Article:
What Are The Differences Between Congas & Bongos?

Afro-Cuban percussion instruments are highly assorted and owe their existence mainly to the influx of enslaved Africans brought into Cuba during the 16th and 17th centuries. Two of the most comparable instruments in this family are the congas and the bongos, which are often confused with one another.

What are the differences between congas and bongos? In short, these are the main differences:

  • Congas are larger and have a different shell design than bongos.
  • The congas' sound is much deeper and has more sustain than that of bongos.
  • Bongos are played mostly with the fingers, while congas can be played with the palms and other parts of the hand.

Throughout the length of this article, we'll be taking a closer look at the differences between congas and bongos just outlined. But first, let's quickly glance at their history.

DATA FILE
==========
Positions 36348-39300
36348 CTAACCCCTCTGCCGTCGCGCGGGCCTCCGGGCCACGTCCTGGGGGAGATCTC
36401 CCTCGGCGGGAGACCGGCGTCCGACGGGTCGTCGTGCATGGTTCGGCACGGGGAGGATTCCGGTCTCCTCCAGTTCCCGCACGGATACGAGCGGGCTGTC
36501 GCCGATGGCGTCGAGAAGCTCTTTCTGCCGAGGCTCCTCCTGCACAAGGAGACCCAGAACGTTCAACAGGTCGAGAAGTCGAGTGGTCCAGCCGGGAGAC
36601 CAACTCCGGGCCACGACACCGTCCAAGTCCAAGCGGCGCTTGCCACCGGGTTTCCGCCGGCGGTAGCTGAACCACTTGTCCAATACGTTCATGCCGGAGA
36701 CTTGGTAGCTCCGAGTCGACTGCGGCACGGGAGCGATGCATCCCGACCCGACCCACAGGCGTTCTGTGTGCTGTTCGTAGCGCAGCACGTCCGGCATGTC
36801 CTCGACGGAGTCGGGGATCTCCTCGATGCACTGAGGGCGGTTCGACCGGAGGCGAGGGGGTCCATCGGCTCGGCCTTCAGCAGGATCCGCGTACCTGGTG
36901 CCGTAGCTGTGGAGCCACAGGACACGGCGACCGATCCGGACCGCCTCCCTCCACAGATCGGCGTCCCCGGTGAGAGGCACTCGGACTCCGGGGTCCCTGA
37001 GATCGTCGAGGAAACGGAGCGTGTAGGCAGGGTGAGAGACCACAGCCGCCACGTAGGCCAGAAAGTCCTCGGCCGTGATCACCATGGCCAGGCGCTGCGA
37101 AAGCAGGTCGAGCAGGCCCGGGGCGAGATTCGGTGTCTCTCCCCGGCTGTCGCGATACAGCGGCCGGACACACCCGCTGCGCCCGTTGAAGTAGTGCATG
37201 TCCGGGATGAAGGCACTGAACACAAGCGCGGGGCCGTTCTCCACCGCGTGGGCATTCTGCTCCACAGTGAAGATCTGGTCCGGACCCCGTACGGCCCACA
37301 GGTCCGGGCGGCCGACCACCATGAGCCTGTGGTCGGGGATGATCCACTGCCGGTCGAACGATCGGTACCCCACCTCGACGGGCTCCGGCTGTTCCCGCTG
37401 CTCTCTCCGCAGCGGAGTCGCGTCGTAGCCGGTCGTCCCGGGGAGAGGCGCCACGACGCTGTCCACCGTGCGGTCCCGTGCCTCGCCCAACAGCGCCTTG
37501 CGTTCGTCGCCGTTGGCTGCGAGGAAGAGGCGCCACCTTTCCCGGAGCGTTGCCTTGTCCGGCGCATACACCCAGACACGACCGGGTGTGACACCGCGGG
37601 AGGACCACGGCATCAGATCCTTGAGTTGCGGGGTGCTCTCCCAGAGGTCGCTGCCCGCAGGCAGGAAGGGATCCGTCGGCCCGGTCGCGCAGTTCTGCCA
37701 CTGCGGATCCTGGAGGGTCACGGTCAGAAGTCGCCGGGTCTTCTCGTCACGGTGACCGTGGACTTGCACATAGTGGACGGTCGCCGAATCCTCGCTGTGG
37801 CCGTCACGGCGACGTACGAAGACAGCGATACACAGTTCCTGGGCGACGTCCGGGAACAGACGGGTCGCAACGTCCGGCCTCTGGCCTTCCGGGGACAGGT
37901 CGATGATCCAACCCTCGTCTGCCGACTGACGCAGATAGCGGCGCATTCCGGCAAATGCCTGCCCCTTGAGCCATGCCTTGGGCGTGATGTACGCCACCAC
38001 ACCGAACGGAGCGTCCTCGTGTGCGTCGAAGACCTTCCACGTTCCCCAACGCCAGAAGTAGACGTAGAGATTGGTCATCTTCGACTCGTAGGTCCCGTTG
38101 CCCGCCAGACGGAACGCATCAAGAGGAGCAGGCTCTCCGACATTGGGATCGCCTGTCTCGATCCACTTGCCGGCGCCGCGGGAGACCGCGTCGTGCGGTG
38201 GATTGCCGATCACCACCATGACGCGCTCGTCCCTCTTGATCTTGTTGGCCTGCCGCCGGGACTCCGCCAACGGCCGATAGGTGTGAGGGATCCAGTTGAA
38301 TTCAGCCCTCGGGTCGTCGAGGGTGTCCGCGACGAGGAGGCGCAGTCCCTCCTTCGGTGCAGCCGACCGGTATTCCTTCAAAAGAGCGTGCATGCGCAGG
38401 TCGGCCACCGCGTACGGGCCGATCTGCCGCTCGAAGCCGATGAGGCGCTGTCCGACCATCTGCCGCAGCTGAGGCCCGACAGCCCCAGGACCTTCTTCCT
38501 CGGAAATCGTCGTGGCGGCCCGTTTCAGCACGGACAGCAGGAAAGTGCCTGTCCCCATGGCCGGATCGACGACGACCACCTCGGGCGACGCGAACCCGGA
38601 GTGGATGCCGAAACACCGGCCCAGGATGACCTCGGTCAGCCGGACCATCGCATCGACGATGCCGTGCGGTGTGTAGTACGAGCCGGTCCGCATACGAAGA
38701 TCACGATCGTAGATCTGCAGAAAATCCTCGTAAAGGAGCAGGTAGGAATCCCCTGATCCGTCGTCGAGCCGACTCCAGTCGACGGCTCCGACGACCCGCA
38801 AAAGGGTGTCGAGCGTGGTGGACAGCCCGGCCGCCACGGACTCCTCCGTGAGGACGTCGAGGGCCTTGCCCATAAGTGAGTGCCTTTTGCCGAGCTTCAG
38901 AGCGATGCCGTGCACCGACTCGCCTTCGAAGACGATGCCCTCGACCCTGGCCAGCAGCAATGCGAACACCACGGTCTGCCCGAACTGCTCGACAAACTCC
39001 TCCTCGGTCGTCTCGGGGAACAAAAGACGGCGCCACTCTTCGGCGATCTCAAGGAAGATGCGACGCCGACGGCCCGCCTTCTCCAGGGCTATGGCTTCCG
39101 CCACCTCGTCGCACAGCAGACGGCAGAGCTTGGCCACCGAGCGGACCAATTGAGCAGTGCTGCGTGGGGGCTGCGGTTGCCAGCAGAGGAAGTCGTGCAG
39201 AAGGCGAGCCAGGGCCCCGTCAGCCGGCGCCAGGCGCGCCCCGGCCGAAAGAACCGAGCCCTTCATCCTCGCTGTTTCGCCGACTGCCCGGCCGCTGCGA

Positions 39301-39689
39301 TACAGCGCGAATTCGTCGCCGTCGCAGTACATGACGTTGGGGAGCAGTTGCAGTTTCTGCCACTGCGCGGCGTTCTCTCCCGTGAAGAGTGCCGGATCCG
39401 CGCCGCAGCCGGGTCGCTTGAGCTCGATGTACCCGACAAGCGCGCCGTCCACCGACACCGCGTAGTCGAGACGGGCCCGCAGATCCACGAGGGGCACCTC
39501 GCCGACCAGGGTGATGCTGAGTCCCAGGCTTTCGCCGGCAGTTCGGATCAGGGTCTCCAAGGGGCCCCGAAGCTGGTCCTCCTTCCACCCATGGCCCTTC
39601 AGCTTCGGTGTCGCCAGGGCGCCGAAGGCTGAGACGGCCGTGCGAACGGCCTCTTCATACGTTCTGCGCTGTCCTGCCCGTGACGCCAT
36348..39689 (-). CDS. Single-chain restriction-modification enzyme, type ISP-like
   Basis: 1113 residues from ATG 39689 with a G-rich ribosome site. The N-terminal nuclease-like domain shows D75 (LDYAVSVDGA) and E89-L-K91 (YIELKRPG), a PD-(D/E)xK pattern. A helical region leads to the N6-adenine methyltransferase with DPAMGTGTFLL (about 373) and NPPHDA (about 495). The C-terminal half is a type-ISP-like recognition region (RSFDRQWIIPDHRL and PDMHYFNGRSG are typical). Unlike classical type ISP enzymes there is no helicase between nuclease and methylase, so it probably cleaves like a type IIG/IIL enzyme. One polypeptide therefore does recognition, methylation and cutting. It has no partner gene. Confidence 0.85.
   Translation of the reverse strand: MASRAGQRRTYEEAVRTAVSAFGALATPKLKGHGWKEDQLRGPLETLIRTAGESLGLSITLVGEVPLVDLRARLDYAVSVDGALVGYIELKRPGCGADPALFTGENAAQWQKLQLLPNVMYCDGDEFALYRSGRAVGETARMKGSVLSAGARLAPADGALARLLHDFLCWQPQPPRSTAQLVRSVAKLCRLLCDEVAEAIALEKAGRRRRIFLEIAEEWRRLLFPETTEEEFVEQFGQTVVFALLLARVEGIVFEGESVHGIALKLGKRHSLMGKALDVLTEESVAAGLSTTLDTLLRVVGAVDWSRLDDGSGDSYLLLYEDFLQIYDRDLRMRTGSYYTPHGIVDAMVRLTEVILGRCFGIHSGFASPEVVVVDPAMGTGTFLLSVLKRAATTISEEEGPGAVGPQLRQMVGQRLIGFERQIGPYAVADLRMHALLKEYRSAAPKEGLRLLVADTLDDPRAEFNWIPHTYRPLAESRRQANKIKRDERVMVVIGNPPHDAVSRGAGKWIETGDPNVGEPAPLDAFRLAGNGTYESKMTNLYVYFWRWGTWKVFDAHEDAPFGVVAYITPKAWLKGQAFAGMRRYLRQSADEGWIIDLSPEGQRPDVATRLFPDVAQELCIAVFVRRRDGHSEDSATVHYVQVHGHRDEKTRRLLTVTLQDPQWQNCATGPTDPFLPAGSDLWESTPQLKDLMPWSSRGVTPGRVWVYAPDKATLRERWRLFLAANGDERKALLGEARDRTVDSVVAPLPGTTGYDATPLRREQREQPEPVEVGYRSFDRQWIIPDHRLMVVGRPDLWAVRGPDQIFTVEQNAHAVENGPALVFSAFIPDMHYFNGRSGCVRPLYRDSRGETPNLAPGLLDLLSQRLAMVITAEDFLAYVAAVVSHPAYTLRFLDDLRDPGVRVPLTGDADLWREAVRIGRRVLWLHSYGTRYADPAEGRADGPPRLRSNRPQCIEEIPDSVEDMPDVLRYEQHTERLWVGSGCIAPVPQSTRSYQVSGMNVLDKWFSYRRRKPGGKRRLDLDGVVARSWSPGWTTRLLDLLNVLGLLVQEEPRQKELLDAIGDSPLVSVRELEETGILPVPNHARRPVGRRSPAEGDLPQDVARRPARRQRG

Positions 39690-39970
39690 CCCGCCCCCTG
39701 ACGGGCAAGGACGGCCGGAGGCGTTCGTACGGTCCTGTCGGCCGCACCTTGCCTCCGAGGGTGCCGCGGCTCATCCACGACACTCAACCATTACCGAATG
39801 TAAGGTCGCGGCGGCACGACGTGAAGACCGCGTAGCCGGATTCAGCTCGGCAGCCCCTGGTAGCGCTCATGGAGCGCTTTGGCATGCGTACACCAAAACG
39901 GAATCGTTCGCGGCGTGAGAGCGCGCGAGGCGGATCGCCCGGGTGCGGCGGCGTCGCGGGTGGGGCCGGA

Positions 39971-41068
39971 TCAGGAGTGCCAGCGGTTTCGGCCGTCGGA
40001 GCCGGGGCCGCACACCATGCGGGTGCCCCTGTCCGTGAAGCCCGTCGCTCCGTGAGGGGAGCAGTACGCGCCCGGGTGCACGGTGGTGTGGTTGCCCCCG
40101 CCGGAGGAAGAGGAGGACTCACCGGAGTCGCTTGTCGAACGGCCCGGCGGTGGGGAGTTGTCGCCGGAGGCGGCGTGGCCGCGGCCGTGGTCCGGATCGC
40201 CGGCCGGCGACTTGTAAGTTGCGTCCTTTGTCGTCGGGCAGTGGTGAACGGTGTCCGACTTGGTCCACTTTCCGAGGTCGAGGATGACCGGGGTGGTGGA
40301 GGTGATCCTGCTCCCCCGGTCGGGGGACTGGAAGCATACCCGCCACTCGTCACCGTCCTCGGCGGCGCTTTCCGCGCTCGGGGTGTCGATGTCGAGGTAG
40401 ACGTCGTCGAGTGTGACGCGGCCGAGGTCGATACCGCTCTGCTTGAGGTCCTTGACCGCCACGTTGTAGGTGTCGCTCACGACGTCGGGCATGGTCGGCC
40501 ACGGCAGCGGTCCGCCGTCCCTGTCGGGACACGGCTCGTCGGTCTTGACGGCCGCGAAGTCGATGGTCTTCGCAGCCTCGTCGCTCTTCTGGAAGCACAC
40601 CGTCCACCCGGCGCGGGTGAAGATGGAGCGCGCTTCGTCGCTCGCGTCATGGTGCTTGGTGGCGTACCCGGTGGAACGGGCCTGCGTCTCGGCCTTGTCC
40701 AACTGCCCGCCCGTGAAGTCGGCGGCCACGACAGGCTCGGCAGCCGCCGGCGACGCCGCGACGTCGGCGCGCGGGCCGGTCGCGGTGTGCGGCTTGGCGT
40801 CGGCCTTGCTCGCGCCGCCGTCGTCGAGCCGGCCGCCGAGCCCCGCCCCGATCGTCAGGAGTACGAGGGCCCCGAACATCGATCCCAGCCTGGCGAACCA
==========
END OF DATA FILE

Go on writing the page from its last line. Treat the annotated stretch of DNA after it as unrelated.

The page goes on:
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The Backgrounds Of Congas And Bongos

Drums have been around since the neolithic era (at the very least) and were first produced in China with alligator skins equipped. These drums were imported into African soil some millennia later and were redesigned in a myriad of shapes and sizes.

Congas and bongos share this common ancestry and can find their roots in Bantu culture, which was imported into Cuba many centuries later during a busy period of the European slave trade.

The Background Of Congas

Congas seem to derive from the makúta drum. Other African drums with similar characteristics include the bémbéNgoma, Yuka, and, to a lesser extent, Ashiko. After slavery was abolished in Cuba, a new cultural phenomenon arose that gave birth to the rumba.

Before the advent of this new genre, the instruments mentioned were majorly used in religious services. The rumba movement paved the way for the secular usage of these percussion instruments and brought together peoples from diverse backgrounds, including whites, under poorer living conditions. At that time, the rumba was consigned to the different slums scattered across the island.

The incorporation of congas in rumba was not immediate. During the genre's first stages, cajons (improvised out of wooden shelves and crates) were predominantly employed to provide the rhythm. Later, congas were designed for this purpose, using the older African instruments enumerated above as blueprints.